Upon a Fit of Sickness

Ben Ciavolella

Before she was twenty, Anne Bradstreet (1612-1672) made a long and treacherous voyage to the New World with her husband and family. She would become America's first published poet; she would also endure a number of physical and spiritual harships. Through it all, her poetry showed a continual dependence upon the Lord. Bradstreet composed one such poem after surviving an affliction of tuberculosis:


Upon a Fit of Sickness
Twice ten years old not fully told 
    Since nature gave me breath, 
My race is run, my thread is spun, 
    Lo, here is fatal Death. 
All men must die, and so must I, 
    This cannot be revoked; 
For Adam's sake this word God spake 
    When he so high provoked. 
Yet live I shall—this life's but small— 
    In place of highest bliss, 
Where I shall have all I can crave; 
    No life is like to this. 
For what's this life but care and strife? 
    Since first we came from womb 
Our strength doth waste, our time doth haste,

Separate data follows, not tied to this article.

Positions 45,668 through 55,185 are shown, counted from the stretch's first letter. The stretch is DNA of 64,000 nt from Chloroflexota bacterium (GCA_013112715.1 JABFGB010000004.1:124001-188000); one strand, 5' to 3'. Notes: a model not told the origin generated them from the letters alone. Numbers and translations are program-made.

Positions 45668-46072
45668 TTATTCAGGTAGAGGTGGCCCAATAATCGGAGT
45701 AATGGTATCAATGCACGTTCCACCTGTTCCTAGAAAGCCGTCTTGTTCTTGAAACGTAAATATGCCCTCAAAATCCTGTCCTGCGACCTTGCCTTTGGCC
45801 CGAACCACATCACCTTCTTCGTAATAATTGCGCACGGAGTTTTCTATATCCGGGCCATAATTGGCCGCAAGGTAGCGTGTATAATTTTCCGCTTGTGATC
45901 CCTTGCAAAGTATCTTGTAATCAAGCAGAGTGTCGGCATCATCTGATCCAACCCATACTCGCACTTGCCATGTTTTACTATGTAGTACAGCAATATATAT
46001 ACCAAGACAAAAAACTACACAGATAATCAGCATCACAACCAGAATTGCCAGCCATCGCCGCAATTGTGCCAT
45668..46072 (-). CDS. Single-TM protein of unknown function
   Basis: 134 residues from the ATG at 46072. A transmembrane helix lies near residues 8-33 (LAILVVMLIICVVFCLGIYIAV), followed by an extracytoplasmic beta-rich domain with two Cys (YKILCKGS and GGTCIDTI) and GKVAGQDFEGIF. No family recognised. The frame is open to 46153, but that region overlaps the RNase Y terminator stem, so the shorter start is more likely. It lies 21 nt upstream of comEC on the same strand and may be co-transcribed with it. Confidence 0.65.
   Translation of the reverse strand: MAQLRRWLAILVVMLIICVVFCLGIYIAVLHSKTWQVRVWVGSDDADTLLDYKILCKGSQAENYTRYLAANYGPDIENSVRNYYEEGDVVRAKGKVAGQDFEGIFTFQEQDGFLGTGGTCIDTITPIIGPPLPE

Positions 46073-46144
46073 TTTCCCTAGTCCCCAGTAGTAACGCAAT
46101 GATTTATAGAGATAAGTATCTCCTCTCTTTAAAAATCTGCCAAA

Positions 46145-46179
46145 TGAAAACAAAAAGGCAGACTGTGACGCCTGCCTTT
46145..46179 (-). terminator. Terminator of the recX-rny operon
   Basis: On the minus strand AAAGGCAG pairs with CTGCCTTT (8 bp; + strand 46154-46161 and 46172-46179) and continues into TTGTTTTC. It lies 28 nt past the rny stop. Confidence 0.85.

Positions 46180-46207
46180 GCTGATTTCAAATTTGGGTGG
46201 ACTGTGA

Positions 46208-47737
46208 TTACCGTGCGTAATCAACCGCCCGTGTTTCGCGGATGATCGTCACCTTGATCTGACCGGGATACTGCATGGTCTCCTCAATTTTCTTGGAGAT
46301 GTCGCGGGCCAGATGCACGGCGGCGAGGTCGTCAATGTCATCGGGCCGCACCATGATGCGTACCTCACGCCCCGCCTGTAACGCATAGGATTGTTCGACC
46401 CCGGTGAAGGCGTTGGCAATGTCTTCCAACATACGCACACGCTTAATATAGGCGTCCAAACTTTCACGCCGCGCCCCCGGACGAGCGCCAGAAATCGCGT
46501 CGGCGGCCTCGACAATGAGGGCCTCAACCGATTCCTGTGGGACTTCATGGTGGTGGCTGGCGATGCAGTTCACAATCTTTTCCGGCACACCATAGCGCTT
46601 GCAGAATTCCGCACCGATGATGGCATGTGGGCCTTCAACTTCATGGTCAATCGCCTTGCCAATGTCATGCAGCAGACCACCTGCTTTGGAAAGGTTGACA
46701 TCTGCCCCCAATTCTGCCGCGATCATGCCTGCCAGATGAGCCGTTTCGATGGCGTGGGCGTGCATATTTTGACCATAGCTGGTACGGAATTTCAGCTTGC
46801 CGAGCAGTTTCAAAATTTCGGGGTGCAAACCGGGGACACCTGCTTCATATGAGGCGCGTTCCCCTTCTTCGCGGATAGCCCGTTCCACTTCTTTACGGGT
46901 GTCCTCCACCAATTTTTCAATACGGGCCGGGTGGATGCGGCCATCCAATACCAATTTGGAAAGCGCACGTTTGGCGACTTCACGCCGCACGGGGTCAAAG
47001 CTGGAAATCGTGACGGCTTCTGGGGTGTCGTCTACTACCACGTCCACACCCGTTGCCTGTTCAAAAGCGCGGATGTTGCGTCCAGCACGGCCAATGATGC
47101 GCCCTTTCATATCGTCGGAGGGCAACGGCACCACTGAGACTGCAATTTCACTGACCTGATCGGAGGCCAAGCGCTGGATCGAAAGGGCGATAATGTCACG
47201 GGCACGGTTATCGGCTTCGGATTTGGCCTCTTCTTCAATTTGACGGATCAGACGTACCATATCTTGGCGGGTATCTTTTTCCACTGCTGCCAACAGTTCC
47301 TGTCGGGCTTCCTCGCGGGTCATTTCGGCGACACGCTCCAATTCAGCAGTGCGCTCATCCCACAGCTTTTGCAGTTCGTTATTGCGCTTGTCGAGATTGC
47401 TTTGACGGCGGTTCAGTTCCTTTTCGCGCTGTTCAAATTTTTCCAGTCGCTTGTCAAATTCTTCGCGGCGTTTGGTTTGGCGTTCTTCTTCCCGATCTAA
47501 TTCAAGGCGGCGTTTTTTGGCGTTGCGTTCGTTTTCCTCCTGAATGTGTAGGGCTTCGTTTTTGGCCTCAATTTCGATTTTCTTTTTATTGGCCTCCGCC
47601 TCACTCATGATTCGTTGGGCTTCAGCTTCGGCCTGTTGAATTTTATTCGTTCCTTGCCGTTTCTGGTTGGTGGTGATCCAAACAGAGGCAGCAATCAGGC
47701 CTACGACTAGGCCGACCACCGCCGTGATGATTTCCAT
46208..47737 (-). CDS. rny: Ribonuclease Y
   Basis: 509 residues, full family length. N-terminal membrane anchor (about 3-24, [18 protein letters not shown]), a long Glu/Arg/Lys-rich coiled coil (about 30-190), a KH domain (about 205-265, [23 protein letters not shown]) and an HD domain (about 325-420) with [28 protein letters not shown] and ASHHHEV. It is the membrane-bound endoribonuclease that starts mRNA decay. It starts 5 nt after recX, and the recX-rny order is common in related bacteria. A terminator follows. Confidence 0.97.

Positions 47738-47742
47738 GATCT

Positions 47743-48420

And then we go to tomb. 
O bubble blast, how long can'st last 
    That always art a-breaking?
No sooner blown but dead and gone, 
    Ev'n as a word that's speaking. 
Oh, whilst I live this grace me give, 
    I doing good may be, 
Then death's arrest I shall count best, 
    Because it's Thy decree; 
Bestow much cost there's nothing lost, 
    To make salvation sure; 
O great's the gain, though got with pain, 
    Comes by profession pure. 
The race is run, the field is won, 
    The victory's mine, I see, 
For ever know, thou envious foe, 
    The foil belongs to thee.*
*As published in The Writing of Mrs. Anne Bradstreet (The Duodecimos, 1897), 267-8.

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Ben Ciavolella